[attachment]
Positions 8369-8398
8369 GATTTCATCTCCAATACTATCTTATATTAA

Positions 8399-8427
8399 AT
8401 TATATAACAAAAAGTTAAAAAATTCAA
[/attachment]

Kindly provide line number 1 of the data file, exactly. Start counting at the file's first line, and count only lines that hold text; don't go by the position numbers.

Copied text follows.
Positions 8369-8398